6
$\begingroup$

It is well known that Paul Mahlo (1883-1971) developed a systematic hierarchy of inaccessible cardinals of the type $\pi_{a,b}$ where $\pi_{1,b}$ enumerates the strongly innacessible cardinals, $\pi_{2,b}$ enumerate the fixed points of $\pi_{1,b}$ and so on. My question is, where can I find the original paper of Mahlo in English? If this doesn't exist, are there any good expositional articles on this accessible online?

$\endgroup$
  • 3
    $\begingroup$ have you looked at the references listed on Wikipedia ? The first two are in English. $\endgroup$ – Carlo Beenakker Jul 17 '18 at 11:37
  • $\begingroup$ Those are just set theory books. I'm looking for the original article. $\endgroup$ – Elie Ben-Shlomo Jul 17 '18 at 12:18
  • 2
    $\begingroup$ it's in German, there is no official English translation, but you could make your own via Google translate $\endgroup$ – Carlo Beenakker Jul 17 '18 at 12:25
  • 3
    $\begingroup$ Why is it so important to read "the original"? While there is some historical benefit in reading the original works, it rarely carries any mathematical or pedagogical benefit. More often than not, the work has been cleaned up, processed and reprocessed repeated, and is presented in modern texts in a way that fits modern thinking on the topic, and using modern terminology (which also has the benefit that it lets you converse with other people on the topic without resorting to stating the definitions every time). $\endgroup$ – Asaf Karagila Jul 17 '18 at 12:42
  • 7
    $\begingroup$ Because in the reprocessing and recasting of results, some ideas and observations are left out and/or deemphasized. If you want to extract and extend the original results using your own perspective, don't read the originals. If you want to expand your perspective and your knowledge of how the results apply and interconnect, attempting to understand someone else's perspective is quite useful, especially the perspective of the pioneer, who may have influences and motivations they tried to communicate in their original paper. Gerhard "Borrow Intuition; Don't Reinvent It" Paseman, 2018.07.17. $\endgroup$ – Gerhard Paseman Jul 17 '18 at 17:52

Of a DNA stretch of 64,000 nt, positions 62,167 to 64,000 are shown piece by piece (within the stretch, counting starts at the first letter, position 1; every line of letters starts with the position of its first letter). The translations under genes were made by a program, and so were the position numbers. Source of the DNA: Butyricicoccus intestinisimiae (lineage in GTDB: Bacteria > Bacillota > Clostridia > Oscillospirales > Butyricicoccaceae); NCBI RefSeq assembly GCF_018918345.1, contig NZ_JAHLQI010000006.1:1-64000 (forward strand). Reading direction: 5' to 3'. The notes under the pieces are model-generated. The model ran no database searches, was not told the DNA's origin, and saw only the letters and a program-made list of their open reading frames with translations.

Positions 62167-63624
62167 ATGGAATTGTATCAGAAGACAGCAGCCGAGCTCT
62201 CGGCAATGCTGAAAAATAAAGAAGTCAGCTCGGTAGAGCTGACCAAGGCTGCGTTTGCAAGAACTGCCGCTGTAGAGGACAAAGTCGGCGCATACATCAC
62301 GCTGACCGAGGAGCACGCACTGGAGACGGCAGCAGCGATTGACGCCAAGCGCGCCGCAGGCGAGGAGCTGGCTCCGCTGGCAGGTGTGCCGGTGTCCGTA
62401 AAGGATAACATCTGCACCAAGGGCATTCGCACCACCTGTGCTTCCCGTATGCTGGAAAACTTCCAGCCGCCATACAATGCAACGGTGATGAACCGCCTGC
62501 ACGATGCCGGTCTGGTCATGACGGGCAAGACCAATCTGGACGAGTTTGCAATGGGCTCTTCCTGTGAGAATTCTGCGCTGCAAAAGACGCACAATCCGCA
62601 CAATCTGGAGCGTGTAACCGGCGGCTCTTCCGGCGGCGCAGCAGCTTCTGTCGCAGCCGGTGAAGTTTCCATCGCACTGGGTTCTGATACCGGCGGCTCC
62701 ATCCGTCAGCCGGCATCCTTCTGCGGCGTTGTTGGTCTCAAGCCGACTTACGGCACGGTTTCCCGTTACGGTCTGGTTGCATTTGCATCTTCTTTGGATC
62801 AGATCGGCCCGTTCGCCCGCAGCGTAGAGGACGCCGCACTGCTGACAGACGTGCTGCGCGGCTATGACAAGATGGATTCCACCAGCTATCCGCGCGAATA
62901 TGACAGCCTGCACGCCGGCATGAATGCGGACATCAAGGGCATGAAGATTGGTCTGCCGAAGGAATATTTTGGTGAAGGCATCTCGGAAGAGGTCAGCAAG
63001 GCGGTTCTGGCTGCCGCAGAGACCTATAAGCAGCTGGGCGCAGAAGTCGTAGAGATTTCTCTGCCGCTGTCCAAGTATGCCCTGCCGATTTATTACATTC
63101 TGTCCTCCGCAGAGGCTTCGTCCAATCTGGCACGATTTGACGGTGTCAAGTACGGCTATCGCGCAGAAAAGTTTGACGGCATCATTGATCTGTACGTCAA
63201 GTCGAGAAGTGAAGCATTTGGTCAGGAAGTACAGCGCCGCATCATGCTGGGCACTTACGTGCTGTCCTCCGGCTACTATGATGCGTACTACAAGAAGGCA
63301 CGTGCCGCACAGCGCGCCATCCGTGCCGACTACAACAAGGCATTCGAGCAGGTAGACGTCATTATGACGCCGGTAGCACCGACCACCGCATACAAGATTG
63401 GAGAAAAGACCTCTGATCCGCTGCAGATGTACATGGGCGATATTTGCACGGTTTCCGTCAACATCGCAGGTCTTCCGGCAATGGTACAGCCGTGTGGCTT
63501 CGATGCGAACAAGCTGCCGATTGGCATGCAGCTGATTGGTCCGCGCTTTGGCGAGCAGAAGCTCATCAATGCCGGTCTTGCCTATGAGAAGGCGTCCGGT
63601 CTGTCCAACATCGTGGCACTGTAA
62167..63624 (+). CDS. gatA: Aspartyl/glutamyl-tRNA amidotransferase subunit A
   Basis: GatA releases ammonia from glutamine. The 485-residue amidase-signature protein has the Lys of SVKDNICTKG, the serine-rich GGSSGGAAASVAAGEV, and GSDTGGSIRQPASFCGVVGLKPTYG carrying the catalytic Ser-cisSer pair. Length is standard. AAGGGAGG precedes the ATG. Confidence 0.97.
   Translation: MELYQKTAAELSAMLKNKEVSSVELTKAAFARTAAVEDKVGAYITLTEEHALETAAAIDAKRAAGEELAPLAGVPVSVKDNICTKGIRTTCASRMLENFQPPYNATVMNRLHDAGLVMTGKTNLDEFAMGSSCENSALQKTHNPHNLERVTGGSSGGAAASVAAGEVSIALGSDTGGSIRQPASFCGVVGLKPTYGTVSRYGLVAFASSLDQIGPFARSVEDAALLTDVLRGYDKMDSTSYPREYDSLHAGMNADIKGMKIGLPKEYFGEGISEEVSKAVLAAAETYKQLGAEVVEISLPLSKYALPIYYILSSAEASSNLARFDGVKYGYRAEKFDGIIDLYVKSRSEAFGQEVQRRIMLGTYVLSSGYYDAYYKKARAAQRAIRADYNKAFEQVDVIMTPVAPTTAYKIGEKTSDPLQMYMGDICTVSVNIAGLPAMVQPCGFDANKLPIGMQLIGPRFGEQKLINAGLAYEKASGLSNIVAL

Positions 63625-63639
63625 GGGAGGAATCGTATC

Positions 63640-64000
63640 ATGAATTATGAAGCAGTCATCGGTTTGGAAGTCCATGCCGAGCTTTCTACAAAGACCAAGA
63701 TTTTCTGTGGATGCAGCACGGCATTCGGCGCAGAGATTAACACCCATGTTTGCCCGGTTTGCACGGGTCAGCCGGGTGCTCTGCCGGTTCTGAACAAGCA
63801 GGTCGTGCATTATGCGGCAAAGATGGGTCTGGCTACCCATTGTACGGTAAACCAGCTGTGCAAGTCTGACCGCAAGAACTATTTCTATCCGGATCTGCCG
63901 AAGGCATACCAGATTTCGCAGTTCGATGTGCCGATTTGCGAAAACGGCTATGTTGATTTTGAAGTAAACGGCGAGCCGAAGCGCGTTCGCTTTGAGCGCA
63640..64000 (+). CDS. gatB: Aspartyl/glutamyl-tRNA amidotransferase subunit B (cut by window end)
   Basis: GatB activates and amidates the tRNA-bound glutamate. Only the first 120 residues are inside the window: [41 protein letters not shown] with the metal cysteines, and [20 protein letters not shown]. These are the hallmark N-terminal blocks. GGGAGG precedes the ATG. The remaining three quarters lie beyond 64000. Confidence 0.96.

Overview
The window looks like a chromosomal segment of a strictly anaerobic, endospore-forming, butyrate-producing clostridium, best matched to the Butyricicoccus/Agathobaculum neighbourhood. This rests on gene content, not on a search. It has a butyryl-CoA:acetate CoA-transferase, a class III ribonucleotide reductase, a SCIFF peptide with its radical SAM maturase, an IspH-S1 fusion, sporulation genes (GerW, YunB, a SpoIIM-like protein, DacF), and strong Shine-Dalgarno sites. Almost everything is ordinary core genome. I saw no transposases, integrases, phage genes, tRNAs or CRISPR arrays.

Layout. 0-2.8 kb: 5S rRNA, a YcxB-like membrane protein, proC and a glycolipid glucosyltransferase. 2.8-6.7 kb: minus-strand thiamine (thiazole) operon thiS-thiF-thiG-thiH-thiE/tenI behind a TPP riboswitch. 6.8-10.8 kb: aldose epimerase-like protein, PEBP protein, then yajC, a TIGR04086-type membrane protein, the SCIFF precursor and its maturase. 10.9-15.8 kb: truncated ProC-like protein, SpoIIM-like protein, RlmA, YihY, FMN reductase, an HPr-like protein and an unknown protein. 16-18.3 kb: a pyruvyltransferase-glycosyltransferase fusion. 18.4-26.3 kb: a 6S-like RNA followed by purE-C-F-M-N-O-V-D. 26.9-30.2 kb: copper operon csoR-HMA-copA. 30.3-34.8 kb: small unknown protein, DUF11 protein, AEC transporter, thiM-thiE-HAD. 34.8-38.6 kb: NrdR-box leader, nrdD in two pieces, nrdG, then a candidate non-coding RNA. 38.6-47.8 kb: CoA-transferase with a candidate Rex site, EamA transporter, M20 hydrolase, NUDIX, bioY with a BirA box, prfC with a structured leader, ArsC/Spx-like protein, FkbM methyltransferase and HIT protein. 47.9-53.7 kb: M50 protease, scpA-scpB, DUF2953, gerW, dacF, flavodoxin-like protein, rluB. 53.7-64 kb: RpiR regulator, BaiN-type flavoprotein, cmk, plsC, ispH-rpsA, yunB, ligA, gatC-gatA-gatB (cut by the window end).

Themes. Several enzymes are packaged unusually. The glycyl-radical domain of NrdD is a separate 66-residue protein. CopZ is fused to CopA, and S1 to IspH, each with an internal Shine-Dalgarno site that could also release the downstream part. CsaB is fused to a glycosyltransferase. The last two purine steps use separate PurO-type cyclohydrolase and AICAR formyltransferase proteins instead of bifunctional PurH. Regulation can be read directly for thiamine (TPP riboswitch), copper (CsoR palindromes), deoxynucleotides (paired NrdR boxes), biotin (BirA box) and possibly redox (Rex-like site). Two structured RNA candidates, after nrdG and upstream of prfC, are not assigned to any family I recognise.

5
$\begingroup$

Just to show what to expect from a machine translation, I spent a little time on two paragraphs of the 1924 Mahlo paper, which I OCR'd and passed to Google Translate. With all the formulas it requires considerable post-processing, but if one is motivated this should be doable in an afternoon.


On a property of a sub-type of the continuum

by Paul Mahlo in Recklinghausen


If one considers a set of subsets of the continuum $C$ of this type, which is so simply ordered that each subset contains all of its preceding real subsets, it can be easily proved that its order type is always a sub-type of the continuum; it therefore contains partial types of regular starting numbers or their inverses of at most $\omega$ and $^\ast\omega$. In the following we show that such arrangements of subsets of $C$ of the same type can also contain the partial types $\omega_1$ and $^\ast\omega_1$. In doing so we first connect to a final order of the $\omega$-sequences, belonging to continued fractions of positive irrational numbers $x> 1$.

[...]